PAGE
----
University of Cambridge > > Zangwill Club > "Where"


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Please note: This talk is starting at 16.30

How do we know where things are? We most often focus on how the brain encodes and recognizes what an object is, but the underlying code for where it is offers promising insights into functional architecture. In particular, an object’s location appears to be a construction on a high-level “map” where effects of object, eye, head, and body movements are discounted much like surface color is contructed by discounting the illuminant or even intentions by discounting the situation. For the coding of position, locations can be updated predictively to represent where targets are expected next, even before they get there. Recent results show that this discounting of object motion operates differently for action and for perception.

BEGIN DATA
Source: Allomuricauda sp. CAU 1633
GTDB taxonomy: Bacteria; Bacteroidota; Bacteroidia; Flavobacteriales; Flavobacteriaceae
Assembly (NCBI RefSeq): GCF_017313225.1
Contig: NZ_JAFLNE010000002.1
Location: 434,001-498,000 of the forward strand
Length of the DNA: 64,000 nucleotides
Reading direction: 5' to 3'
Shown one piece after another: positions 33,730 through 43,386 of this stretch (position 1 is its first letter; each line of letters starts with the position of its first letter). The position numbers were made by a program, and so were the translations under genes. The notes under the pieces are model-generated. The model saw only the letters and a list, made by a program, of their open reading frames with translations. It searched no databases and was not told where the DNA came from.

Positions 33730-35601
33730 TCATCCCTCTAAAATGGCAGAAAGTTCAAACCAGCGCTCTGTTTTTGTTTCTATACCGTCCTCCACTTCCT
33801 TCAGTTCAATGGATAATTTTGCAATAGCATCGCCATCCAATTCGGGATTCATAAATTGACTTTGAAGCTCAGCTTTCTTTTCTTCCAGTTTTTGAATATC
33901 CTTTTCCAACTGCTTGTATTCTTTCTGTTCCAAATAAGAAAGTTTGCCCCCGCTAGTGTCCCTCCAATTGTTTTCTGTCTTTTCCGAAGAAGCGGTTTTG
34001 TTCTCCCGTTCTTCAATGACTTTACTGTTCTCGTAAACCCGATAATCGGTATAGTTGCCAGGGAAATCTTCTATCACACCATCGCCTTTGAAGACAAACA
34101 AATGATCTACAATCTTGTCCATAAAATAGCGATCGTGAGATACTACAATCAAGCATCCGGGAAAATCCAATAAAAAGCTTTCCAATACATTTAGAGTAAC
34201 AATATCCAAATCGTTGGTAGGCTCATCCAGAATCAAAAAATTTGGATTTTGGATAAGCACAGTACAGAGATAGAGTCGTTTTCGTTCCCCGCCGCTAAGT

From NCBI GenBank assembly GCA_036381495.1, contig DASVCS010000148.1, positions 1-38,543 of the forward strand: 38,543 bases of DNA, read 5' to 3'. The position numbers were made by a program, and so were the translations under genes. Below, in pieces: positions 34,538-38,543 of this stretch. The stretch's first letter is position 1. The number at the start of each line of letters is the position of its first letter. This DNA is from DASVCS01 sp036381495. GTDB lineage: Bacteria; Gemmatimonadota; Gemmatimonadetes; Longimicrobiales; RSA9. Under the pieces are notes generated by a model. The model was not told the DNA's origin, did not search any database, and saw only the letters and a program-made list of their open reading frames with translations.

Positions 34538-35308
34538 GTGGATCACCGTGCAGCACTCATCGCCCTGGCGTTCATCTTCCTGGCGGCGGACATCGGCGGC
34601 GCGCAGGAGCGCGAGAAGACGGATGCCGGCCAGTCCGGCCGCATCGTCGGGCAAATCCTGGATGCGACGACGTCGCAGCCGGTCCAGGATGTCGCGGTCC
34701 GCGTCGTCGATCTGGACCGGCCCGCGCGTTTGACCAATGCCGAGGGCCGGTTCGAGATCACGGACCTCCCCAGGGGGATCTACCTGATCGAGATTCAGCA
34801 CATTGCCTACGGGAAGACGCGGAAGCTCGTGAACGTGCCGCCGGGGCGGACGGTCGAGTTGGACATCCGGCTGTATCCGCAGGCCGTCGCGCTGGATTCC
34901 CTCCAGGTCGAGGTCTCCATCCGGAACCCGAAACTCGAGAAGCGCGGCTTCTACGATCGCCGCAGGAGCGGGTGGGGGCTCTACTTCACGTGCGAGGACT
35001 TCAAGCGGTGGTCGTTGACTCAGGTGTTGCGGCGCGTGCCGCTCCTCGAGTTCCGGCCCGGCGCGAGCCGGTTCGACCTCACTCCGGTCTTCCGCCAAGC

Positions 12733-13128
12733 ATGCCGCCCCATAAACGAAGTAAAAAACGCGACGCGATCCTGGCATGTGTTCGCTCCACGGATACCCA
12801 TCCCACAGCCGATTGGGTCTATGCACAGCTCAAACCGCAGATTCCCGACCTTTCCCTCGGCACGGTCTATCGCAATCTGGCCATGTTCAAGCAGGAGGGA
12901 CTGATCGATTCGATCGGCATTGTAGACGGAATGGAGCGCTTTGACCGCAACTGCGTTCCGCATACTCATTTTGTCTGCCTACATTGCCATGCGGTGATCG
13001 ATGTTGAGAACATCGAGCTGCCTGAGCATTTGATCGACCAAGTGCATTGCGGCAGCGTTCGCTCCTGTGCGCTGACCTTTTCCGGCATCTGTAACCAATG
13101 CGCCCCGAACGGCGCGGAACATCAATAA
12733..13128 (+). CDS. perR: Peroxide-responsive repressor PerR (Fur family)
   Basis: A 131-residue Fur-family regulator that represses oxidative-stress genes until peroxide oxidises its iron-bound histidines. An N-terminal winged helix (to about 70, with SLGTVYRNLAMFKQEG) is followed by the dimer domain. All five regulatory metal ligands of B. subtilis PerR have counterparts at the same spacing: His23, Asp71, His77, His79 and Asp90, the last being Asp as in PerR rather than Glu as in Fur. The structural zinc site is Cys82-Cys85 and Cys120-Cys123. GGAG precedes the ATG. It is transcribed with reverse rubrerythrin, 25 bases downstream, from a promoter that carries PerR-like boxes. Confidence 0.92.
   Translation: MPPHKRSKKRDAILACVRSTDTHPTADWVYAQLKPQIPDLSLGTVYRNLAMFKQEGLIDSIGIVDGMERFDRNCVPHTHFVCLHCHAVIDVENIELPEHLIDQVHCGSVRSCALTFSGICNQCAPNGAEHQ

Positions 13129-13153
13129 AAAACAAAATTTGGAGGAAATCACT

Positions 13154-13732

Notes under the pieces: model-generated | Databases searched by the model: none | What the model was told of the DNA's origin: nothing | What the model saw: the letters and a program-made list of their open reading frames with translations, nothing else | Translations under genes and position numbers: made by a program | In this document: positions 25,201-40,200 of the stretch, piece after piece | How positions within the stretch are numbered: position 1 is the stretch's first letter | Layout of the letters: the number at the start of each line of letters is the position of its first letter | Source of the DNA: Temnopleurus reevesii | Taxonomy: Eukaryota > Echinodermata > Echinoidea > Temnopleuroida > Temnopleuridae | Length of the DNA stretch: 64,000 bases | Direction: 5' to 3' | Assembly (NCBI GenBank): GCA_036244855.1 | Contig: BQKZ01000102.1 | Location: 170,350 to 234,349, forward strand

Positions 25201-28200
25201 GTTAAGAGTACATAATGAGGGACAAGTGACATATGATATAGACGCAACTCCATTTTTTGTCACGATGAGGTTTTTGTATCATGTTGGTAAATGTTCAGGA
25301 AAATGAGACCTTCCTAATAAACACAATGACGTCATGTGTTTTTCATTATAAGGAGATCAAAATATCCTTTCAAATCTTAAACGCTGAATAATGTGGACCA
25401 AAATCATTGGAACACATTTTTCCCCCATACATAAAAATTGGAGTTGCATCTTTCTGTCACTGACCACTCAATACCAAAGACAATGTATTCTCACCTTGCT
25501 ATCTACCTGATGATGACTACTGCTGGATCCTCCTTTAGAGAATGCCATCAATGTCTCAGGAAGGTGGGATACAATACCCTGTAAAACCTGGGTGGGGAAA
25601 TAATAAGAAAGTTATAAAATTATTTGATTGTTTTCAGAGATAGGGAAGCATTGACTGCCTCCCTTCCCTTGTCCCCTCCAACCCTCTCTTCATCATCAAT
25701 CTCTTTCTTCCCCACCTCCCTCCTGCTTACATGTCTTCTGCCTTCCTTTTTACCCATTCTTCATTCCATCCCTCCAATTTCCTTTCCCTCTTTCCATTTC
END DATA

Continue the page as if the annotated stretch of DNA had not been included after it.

This talk is part of the Zangwill Club series.

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